Understanding the difference between an anger management problem and a domestic abuse issue is important in children’s best interest determinations.
A good place to start the differentiation is to understand that anger is a feeling. It is an internal experience that is natural and normal. Anger is experienced for several reasons including frustrations, perceived threat, criticism and not meeting goals, for example. The situation that created the feeling is not the problem, but the response, when manifest externally in destructive ways, can be.
Individuals who have problems managing this emotion tend to have issues with frequent feelings of anger, low frustration tolerance, impulsivity, and poor stress management.
People with anger management issues do not generally pick and chose when or where their outbursts and angry behaviour occurs.
It can be hard to hide an anger management problem as it shows up when fixing the garage door, troubleshooting problems with the computer, waiting in lines, driving, or in interactions with co-workers, etc.
Abuse on the other hand, tends to be controlled and deliberate. Anger simply operates as another tool to dominate and control. Unlike people with anger management problems, abusers are adept at controlling their anger. This is particularly true if required for impression management or in situations where it benefits them to do so.
Domestic violence is a choice. It is the choice to use wrongful conduct to demonstrate and exert power and control over one’s intimate partner and children. It involves the choice to exert power behind closed doors and away from where it can be seen. A perpetrator of domestic violence is not likely to chastise or degrade their partner at the dance recital in front of other parents, but rather will do so on the ride home where no one other than perhaps, the children, witness it. This makes collecting evidence of domestic violence difficult.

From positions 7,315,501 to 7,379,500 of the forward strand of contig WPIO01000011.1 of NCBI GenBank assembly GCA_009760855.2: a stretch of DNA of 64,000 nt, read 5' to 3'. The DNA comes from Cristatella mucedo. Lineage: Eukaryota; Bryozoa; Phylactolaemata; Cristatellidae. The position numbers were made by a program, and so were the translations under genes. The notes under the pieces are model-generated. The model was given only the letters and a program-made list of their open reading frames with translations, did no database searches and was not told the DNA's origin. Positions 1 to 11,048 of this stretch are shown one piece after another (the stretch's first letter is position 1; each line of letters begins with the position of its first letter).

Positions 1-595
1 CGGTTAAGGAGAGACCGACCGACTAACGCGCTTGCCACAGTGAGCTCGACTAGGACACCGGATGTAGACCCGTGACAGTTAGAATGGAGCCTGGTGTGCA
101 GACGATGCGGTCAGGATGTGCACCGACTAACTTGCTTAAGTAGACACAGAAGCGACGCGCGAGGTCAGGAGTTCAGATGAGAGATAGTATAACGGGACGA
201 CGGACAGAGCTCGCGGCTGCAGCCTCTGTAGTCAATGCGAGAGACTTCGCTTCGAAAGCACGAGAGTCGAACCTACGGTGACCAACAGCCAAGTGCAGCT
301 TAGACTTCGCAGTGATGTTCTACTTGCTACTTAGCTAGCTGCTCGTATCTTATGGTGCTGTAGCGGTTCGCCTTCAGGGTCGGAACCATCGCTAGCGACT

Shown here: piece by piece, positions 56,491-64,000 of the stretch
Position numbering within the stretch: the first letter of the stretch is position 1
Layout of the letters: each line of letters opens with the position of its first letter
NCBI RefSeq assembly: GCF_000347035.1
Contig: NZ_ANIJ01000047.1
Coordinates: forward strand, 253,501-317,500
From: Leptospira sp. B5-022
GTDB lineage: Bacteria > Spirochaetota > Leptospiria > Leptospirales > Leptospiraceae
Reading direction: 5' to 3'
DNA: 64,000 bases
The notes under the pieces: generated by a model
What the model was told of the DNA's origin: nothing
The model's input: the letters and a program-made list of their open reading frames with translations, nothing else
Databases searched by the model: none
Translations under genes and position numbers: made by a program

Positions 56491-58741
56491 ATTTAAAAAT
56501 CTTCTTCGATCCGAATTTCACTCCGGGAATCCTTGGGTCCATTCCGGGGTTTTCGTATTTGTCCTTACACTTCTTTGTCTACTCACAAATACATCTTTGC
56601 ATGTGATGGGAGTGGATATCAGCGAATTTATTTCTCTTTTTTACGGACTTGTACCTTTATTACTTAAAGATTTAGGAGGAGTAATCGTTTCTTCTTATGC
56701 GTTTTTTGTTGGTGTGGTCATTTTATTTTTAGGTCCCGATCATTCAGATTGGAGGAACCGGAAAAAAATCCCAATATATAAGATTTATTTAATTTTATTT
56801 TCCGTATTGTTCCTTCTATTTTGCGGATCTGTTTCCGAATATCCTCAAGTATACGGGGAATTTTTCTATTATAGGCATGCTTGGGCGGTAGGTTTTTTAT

Domestic violence as a choice, is seen in the fact that perpetrators choose to abuse select individuals. Choice is evident when perpetrators assume a ‘cool, calm and collected’ demeanor when the police are called to intervene. Choice is seen and ironically not seen, when perpetrators maintain a calm demeanour in mediation or parent coordination and during parenting assessments.
Abuse is not an anger problem. Abuse is control problem. Treatment for anger management is different than treatment for domestic violence. In fact, confusing the two and assigning inappropriate treatment can put the victim at greater risk of serious harm.
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